Thursday, June 18, 2020

BEQ 10:16 (Ade) 


LAT 3:59 (GRAB) 


NYT 9:04 (Ben) 


WSJ 9:42 (Jim P) 


Universal untimed (Jim Q) 


Fireball is a contest this week. We will have a review after the submission period ends.

Frank Virzi’s Wall Street Journal crossword, “Location, Location, Location”—Jim P’s review

Our theme today is pairs of entries where one is a well-known prepositional phrase and the other is a synonym of the second word in the first phrase. In addition, each prepositional phrase describes its literal location with resect to its partner entry. It’s easier to demonstrate than to explain.

Wall St Journal crossword solution · “Location, Location, Location” · Frank Virzi · Thu., 6.18.20

48d is SIMPLE and 3d, which sits above 48d in the grid, is clued [Location of this answer] and answered with OVER EASY. In other words, 3d OVER EASY is, literally, over a word that means the same as “easy.”

The other pairings are 5d METHOD and 38d UNDER WAY, 50d THE LOT with 9d ABOVE ALL, and 11d NORMAL with 40d BELOW PAR.

I can’t say I found this theme to be fun but it worked well enough, and it definitely helped me in the NE corner where I was getting bogged down with the likes of MTA, DMITRI, and AMELIE.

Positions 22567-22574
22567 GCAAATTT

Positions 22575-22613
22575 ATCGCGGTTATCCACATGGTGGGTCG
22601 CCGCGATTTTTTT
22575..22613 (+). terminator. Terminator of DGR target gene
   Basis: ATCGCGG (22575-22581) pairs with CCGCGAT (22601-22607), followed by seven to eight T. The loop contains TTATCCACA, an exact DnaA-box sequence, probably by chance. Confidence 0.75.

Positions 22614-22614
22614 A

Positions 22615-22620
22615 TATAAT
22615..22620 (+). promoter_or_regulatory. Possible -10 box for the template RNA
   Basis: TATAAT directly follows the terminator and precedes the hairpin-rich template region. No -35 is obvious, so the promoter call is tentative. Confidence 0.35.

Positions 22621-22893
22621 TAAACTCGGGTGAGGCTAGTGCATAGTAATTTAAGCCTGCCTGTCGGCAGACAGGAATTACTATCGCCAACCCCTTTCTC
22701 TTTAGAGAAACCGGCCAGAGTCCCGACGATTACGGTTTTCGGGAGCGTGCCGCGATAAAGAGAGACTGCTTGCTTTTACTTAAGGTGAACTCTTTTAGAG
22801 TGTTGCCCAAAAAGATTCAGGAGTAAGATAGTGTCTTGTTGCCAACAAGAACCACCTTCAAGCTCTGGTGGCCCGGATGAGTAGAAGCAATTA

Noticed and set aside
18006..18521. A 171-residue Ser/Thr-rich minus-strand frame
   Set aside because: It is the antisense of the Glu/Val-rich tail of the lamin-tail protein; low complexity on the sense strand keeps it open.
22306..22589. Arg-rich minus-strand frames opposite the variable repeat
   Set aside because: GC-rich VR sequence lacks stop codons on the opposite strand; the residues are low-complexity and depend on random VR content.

Elsewhere, WEILL [“Mack the Knife” composer] is not a name I tend to remember and frankly, probably isn’t in most solvers’ wheelhouses. ZAYN [Singer of the 2016 #1 hit “Pillowtalk”] is at least more modern, but still isn’t a name I’m going to remember. And TIE TO, ADD TO, HAS AT, OF OZ, and ESTAB are some of the crustier bits of fare. RECUT [Like some movies aired on TV] isn’t so hot either. In fact, that little northwest corner, with weird plural OJS, is easily fixed with something more interesting like GAMUT or KAPUT.

But I did like ELITIST, the ol’ ONE TWO, EYE CHART, HAROLD and the purple crayon, MAHALO, and “I’M SOLD!”

Clues of note:

  • 24a. [Kingston Trio hit]. MTA. Meh. This entry combines 70-year-old trivia with a three-letter initialism. No thank you.
  • 25a. [Combo with a couple of hits]. ONE TWO. Cute. Coming right on the heels of the Kingston Trio clue, this was definitely deceptive.
  • 6d. [Tag line]. AS IS. Good clue for an old standby.

The theme is functional, though not terribly exciting. Sparkly fill is somewhat dulled by shorter, tired entries. 3.3 stars.

Ricky Cruz’s New York Times crossword—Ben’s review